#084 Nov/Dec 1995

Shelter Shorts

Landlord Tastes Own Medicine Newark landlord George Williams recently suffered a fate similar to that of Joe Pesci’s character in the movie The Super, in which a judge orders Pesci […]

Landlord Tastes Own Medicine

Newark landlord George Williams recently suffered a fate similar to that of Joe Pesci’s character in the movie The Super, in which a judge orders Pesci to serve time in the same decrepit building his tenants must endure daily. On Nov. 22, Municipal Judge Paul R. Daniele ordered Williams to serve part of a 100-day sentence under house arrest in his run-down apartment building at 39 Lincoln Park in Newark.

Williams may find the move a difficult adjustment from his upscale home “nestled in the mountains of western New Jersey.” According to The Star-Ledger in Newark, while Williams’ Newark property deteriorated, he and his wife enjoyed such amenities as central air conditioning, spacious rooms, and an outdoor deck overlooking the Watchung Mountains.

Newark’s inspection manager, Pablo Fonsca, said Williams’ sentence “sends a message that the city is serious about providing its residents with decent affordable housing.” But excessive overdue taxes and fees also have something to do with Williams’ arrest. Williams owes Newark a total of $150,000 in back taxes, water charges, and fines, The Star Ledger reported.

In his defense, Williams cited over-extended credit, biases in the banking system, and liens placed against his property by the New Jersey Department of Community Affairs. “I have tried to keep my property up,” Williams appealed to the judge. “If you own property and you pay the fines, the tenants tear your place up. I’m trying to keep the building going, but it’s impossible.”

But Williams’ plea apparently failed to sway the judge. “The tenants are required to be protected,” Judge Daniele said. “It is my opinion that he should go to jail.”

Housing Journalism of Note

Wall Street Journal

The Wall Street Journal on Nov. 15, 1995, featured an exceptional article by staff reporter Joseph Pereira on trailer park residents hit by a trend of park closings. “Far from the mainstream of an expanding economy, the lot of many trailer people is worsening,” Pereira writes. “Many parks where low-income residents have lived since World War II are closing. New trailer parks are rare, and many that are being built cater to seniors and vacationers. Increasingly, too, they accept only new manufactured homes – costing up to $50,000, and unaffordable to those towing the poverty line. Those with old trailers often find they have to ditch them.”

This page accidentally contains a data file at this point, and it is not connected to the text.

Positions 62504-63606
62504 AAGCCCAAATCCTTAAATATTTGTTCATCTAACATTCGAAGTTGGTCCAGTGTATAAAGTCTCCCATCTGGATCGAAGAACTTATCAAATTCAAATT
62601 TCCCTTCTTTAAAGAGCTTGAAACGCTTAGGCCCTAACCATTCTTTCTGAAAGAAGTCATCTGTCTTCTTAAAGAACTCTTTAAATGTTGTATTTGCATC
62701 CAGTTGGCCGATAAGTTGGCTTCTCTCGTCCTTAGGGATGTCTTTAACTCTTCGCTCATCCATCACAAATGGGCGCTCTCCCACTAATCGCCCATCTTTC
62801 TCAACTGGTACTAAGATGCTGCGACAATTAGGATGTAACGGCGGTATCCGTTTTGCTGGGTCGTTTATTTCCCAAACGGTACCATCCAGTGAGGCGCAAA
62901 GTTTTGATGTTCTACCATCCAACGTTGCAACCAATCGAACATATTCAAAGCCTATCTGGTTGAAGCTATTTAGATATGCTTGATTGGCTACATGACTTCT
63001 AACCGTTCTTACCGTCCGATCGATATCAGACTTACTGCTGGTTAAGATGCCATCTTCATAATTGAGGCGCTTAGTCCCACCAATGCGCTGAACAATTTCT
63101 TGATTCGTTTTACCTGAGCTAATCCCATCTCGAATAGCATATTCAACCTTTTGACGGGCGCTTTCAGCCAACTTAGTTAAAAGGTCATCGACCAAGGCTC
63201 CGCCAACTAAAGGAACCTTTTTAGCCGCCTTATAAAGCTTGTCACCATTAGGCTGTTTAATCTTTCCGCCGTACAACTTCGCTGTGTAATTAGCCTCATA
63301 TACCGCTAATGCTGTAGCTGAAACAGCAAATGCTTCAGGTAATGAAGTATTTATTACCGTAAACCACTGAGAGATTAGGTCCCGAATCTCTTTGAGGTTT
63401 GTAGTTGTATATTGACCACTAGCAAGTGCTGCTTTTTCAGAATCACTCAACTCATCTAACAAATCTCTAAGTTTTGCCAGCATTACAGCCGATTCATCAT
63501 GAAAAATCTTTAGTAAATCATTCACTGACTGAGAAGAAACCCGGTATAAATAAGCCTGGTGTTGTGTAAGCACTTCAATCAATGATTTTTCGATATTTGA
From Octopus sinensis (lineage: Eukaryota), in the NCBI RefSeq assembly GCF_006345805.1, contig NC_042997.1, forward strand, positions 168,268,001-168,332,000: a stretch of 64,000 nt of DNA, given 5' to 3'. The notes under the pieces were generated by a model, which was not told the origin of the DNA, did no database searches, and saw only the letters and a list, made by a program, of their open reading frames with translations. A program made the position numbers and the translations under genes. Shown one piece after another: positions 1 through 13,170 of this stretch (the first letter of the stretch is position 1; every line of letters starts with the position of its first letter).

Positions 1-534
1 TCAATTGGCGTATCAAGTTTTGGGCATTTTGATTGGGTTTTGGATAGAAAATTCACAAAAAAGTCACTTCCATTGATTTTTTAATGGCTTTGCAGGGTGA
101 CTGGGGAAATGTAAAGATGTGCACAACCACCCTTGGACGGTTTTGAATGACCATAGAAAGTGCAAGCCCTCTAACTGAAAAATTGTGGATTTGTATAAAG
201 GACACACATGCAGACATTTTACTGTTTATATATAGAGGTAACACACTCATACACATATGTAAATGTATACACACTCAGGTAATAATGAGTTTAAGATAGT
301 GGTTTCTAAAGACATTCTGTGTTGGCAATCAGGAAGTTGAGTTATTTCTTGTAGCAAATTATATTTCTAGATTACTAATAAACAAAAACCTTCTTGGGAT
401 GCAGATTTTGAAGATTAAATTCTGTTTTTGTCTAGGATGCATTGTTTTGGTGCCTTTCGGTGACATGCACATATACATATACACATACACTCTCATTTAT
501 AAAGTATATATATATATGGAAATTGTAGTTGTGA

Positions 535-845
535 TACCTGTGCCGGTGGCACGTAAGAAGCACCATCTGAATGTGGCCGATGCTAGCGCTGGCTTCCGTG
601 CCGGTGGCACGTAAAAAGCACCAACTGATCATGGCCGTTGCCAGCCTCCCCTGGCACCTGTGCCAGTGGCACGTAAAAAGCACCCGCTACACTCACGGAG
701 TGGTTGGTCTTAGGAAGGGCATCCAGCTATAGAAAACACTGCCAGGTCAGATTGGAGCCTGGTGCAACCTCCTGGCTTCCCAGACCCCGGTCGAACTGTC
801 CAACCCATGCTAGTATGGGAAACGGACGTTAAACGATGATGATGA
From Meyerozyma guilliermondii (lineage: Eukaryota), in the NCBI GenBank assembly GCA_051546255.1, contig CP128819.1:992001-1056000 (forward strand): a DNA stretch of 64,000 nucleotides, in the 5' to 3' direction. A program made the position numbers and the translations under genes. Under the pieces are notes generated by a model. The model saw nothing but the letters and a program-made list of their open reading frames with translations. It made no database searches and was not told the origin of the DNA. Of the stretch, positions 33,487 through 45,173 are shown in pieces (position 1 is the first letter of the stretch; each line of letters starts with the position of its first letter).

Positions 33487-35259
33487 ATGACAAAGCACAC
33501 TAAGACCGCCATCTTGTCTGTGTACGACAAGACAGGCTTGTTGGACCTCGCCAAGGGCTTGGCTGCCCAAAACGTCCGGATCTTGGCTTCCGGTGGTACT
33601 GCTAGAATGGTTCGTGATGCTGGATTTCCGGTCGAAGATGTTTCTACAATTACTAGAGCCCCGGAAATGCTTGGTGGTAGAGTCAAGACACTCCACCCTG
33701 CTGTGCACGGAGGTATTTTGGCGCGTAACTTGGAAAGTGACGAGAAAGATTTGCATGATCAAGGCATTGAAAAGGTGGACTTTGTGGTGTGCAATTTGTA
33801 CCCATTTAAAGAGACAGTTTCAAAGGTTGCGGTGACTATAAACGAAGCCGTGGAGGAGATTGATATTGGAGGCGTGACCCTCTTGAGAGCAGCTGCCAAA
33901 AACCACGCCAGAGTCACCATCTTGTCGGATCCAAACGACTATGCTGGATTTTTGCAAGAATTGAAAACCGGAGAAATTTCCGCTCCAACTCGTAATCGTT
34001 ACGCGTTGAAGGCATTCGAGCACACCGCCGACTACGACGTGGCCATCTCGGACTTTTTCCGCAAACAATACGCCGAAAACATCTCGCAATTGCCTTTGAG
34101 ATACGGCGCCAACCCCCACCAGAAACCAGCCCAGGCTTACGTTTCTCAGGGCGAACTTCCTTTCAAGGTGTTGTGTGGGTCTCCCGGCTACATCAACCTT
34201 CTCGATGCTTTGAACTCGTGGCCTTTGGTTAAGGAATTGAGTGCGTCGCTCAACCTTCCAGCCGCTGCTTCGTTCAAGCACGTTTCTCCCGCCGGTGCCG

The article cites poor image, aging infrastructure, and displacement by discount stores, such as Walmart and Office Max, as reasons for the surge in park closings. While estimates of the number of displaced trailer dwellers are rare, Pereira reports, anecdotal evidence puts the numbers in the tens of thousands. In Washington state, 22 mobile parks have closed since 1989; in Vermont, 18 have closed since 1988, and another 51 are for sale; California has lost 49 since 1991.

These figures are important to quantify the problem, but the heart of Pereira’s article lies in the interviews with residents of Olivia Mobile Home Park, some of whom failed to find housing after the park closed last June. Some residents with nowhere to go continued squatting at the park. The park’s owner left the water on as a “humane act” toward one remaining family whose mother was sick with cancer. The day after she died in August, the family was served a second eviction notice.

“‘Some folks have it good, some don’t,'” Pereira quotes one former Olivia resident who was packing up his things. “Trailer folk fall in the latter category.”

Legislation to Create Tenants’ Rights Ombudsman

Illinois Statewide Housing Action Coalition (SHAC) has launched an effort to establish a Tenants Rights Ombudsman. The Ombudsman would be responsible for: preparing a summary of all applicable state and federal laws to be attached to every lease; responding to general inquiries and making referrals to appropriate local officials and organizations; and enforcing state and federal laws, including: the Illinois Human Rights Act, National Fair Housing Act, and Illinois Mobile Home Landlord and Tenants Rights Act.

SHAC reports that many tenants throughout the state are unaware of their basic rights and do not know where to turn for help in protecting themselves against violations. A Tenants Rights Ombudsman would provide a toll free information and complaint line for tenants.

Attempts to set up this position within the Illinois Attorney General’s office have, so far, been unfruitful. SHAC would like to hear from anyone with experience relevant to this matter. Contact: Tracey Accomy, 202 S. State St., Suite 1414, Chicago, IL 60604; phone: (312) 939-6074; fax: (312) 939-6822; email: [email protected].


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